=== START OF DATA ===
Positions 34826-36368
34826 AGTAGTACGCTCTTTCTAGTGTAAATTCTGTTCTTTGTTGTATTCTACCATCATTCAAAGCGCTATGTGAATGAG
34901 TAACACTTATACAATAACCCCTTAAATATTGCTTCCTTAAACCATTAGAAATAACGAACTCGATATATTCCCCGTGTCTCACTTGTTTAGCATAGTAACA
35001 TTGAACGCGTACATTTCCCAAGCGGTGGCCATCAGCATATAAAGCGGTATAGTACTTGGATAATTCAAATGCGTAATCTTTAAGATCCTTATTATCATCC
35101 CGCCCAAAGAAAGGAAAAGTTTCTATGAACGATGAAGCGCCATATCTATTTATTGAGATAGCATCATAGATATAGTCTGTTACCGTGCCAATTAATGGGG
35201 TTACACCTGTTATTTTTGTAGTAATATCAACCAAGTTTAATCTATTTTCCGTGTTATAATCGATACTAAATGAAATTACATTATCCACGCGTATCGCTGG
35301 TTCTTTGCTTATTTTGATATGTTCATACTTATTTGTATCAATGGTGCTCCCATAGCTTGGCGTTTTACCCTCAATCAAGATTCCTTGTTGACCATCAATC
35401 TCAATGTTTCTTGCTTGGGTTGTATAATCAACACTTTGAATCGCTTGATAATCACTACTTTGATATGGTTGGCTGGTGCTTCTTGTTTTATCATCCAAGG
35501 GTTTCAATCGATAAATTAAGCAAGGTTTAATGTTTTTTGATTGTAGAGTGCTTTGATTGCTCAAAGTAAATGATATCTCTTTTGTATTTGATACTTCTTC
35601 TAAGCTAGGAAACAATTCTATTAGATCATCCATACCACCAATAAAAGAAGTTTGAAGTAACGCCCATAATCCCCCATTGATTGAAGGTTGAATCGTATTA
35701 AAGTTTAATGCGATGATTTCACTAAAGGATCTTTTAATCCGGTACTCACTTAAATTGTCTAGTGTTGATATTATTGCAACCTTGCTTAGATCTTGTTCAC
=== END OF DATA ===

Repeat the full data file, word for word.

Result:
Positions 34826-36368
34826 AGTAGTACGCTCTTTCTAGTGTAAATTCTGTTCTTTGTTGTATTCTACCATCATTCAAAGCGCTATGTGAATGAG
34901 TAACACTTATACAATAACCCCTTAAATATTGCTTCCTTAAACCATTAGAAATAACGAACTCGATATATTCCCCGTGTCTCACTTGTTTAGCATAGTAACA
35001 TTGAACGCGTACATTTCCCAAGCGGTGGCCATCAGCATATAAAGCGGTATAGTACTTGGATAATTCAAATGCGTAATCTTTAAGATCCTTATTATCATCC
35101 CGCCCAAAGAAAGGAAAAGTTTCTATGAACGATGAAGCGCCATATCTATTTATTGAGATAGCATCATAGATATAGTCTGTTACCGTGCCAATTAATGGGG
35201 TTACACCTGTTATTTTTGTAGTAATATCAACCAAGTTTAATCTATTTTCCGTGTTATAATCGATACTAAATGAAATTACATTATCCACGCGTATCGCTGG
35301 TTCTTTGCTTATTTTGATATGTTCATACTTATTTGTATCAATGGTGCTCCCATAGCTTGGCGTTTTACCCTCAATCAAGATTCCTTGTTGACCATCAATC
35401 TCAATGTTTCTTGCTTGGGTTGTATAATCAACACTTTGAATCGCTTGATAATCACTACTTTGATATGGTTGGCTGGTGCTTCTTGTTTTATCATCCAAGG
35501 GTTTCAATCGATAAATTAAGCAAGGTTTAATGTTTTTTGATTGTAGAGTGCTTTGATTGCTCAAAGTAAATGATATCTCTTTTGTATTTGATACTTCTTC
35601 TAAGCTAGGAAACAATTCTATTAGATCATCCATACCACCAATAAAAGAAGTTTGAAGTAACGCCCATAATCCCCCATTGATTGAAGGTTGAATCGTATTA
35701 AAGTTTAATGCGATGATTTCACTAAAGGATCTTTTAATCCGGTACTCACTTAAATTGTCTAGTGTTGATATTATTGCAACCTTGCTTAGATCTTGTTCAC